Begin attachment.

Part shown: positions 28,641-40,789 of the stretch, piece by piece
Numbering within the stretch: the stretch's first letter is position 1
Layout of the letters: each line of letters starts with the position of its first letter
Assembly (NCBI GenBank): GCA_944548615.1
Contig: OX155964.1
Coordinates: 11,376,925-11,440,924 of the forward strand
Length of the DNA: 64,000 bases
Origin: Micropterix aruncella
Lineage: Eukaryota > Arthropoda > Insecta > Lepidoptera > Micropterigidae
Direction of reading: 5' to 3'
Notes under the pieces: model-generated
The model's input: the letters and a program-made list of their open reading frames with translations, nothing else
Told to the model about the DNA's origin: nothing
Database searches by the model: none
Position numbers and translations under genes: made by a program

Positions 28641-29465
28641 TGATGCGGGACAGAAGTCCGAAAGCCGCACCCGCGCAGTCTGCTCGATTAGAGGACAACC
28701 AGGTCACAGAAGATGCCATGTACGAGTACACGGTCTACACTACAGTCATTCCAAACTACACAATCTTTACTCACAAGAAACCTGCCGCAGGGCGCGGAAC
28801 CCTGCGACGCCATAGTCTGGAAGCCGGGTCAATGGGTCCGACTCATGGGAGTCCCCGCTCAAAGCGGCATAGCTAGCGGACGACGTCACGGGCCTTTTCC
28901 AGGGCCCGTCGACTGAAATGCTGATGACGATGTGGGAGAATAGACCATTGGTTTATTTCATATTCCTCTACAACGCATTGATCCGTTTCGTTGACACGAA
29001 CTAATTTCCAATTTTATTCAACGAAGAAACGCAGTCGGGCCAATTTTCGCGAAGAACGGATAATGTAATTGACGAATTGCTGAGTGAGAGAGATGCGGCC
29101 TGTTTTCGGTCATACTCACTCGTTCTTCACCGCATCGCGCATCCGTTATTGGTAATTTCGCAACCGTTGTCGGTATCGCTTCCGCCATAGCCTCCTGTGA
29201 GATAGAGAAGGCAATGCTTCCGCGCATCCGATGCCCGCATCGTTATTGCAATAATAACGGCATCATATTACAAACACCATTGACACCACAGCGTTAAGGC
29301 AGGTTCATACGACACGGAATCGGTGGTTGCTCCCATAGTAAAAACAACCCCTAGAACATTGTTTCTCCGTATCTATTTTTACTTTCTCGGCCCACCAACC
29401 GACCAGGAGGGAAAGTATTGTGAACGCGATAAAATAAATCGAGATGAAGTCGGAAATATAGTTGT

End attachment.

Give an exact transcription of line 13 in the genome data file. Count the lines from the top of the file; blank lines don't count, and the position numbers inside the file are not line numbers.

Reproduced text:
Told to the model about the DNA's origin: nothing